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Education the key to living in two worlds

By Sara Hudson - posted Tuesday, 8 March 2011

Key to the maintenance of a cultural or ethnic identity is the passing on of cultural knowledge and fostering a positive self image among the next generation. Unfortunately the negative effects of racism can leave victims feeling defeated with little sense of self-worth.

Writing about Indigenous Affairs is sometimes like trying to balance on a double edged sword. On the one hand you want to highlight the serious problems and disadvantages that some Aboriginal people face. But on the other hand, in doing so, you risk feeding popular stereotypes that all Aboriginal people live dysfunctional life's in alcohol fuelled, violent communities.

Focusing only on those Aboriginal people living in remote communities' neglects the majority - some 60% of Aboriginal people who live in cities and towns in Australia and whose lives are similar to most other Australians.


Negative stereotypes of Aboriginal people also help foster the belief that they are a problem that needs to be fixed rather than recognising them or their culture as an asset.

Many Aboriginal people have internalised these negative perceptions of what it means to be Aboriginal and believe that successful, hardworking and Aboriginal are mutually exclusive terms. Some even accuse Aboriginal people who have achieved success in mainstream society of being 'too flash'.

A common misconception is that as Aboriginal people become more educated and 'westernised,' all that will remain of their Aboriginality is their family tree. The underlying assumption behind this is that the only 'real' Aborigine is the darker, remote Aborigine living 'out bush.'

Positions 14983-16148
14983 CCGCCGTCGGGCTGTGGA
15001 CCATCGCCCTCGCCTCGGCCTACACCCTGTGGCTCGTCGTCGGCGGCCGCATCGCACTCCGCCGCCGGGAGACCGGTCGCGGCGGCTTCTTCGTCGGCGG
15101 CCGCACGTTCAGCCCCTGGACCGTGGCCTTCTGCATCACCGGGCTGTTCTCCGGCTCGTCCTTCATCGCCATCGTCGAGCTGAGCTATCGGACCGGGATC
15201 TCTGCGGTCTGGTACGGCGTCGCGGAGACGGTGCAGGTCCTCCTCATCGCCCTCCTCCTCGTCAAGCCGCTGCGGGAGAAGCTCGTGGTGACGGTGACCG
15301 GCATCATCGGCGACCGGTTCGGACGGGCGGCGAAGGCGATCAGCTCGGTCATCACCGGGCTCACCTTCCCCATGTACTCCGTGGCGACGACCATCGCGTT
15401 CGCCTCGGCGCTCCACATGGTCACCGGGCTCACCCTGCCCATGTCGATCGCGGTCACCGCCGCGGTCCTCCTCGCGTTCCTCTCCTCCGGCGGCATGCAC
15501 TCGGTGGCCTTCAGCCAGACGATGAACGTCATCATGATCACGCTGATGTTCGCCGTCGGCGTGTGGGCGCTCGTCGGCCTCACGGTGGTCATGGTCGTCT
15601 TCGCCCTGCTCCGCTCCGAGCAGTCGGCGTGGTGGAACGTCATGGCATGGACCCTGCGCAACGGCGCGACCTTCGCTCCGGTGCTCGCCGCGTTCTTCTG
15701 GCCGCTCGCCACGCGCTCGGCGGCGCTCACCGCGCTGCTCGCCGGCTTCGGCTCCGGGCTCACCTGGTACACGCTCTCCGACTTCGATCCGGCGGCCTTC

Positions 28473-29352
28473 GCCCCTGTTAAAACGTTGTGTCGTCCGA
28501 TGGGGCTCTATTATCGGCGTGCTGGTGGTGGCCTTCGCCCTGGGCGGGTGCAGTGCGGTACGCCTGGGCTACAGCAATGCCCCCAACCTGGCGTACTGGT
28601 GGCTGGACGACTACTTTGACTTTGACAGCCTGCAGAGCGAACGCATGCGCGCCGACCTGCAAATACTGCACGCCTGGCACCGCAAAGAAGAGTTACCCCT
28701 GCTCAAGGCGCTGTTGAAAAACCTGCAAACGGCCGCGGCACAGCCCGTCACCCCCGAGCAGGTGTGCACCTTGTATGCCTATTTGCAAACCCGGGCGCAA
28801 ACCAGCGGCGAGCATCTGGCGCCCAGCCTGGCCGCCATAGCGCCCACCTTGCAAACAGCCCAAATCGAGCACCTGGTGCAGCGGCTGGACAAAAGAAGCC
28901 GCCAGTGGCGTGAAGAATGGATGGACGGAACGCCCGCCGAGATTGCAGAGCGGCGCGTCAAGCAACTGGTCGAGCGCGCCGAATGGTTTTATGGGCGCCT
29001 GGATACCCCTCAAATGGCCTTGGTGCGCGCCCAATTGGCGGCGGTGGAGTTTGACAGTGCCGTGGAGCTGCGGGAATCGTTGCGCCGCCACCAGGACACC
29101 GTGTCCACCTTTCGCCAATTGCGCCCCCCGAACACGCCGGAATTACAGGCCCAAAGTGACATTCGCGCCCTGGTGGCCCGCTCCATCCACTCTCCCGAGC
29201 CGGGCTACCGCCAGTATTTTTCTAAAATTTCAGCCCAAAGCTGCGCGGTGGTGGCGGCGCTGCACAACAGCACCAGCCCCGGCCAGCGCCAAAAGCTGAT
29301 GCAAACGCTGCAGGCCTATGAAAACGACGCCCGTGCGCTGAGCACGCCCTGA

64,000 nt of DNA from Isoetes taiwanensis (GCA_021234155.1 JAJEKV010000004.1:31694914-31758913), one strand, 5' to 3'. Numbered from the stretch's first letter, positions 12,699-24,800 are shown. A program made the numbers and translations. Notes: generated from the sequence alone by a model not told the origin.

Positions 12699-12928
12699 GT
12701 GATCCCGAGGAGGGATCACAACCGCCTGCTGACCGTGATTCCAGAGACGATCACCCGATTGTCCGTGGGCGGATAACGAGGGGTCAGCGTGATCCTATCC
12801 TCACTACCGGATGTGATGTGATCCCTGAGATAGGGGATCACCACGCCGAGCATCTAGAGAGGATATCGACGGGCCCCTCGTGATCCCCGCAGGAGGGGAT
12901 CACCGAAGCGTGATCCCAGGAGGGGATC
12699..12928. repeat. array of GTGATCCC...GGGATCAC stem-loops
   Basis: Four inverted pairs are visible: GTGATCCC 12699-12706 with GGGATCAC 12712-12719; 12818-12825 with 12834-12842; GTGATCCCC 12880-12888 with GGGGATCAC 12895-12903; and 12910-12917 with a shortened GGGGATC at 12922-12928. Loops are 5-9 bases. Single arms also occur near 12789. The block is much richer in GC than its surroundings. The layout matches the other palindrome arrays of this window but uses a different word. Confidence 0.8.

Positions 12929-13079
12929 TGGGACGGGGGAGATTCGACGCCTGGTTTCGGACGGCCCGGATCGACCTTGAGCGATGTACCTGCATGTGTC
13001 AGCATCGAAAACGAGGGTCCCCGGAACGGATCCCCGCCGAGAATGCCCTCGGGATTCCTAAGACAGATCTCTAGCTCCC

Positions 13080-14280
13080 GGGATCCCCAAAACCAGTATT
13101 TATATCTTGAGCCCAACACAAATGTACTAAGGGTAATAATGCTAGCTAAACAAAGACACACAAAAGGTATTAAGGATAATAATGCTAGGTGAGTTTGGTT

However, being well educated needn't equate with the loss of a person's cultural identity. Indeed, it is unlikely that Aboriginal university graduates somehow feel less 'Aboriginal' after graduating.

There are many Indigenous Australians who are living in two worlds - who have achieved educational and employment success and retained a strong connection with their family, community, language and culture.

At the same time, as Young Australian of the Year Tania Major pointed out in an article in the Sydney Morning Herald too many young Indigenous people do not have a sense of their own identity or place, they don't know who they are or where they belong or their own language. Conversely many remote Indigenous Australians may speak their traditional language but can't speak standard Australian English.


In writing about his people, Aboriginal leader, Noel Pearson has said that Aborigines can learn from Jews how to preserve culture and prosper.

The Jewish story highlights that with education, it is possible to have the best of both worlds.

The Jewish faith has always had a heavy emphasis on education. Not only is secular education deemed important, but even the least observant Jews ensure their children learn some Hebrew and study for their bar and bat mitzvahs. For those who don't attend a Jewish day school, there is Sunday school and after school Hebrew classes. The Board of Jewish Education also employs teachers to teach Hebrew and Jewish religion in public schools where there are a number of Jewish children. Alongside educational institutions, Jewish youth and sporting groups help foster a strong and positive Jewish identity.

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About the Author

Sara Hudson is the Manager of the Indigenous Research Program at the Centre for Independent Studies and author of Awakening the 'Sleeping Giant': the hidden potential of Indigenous businesses.

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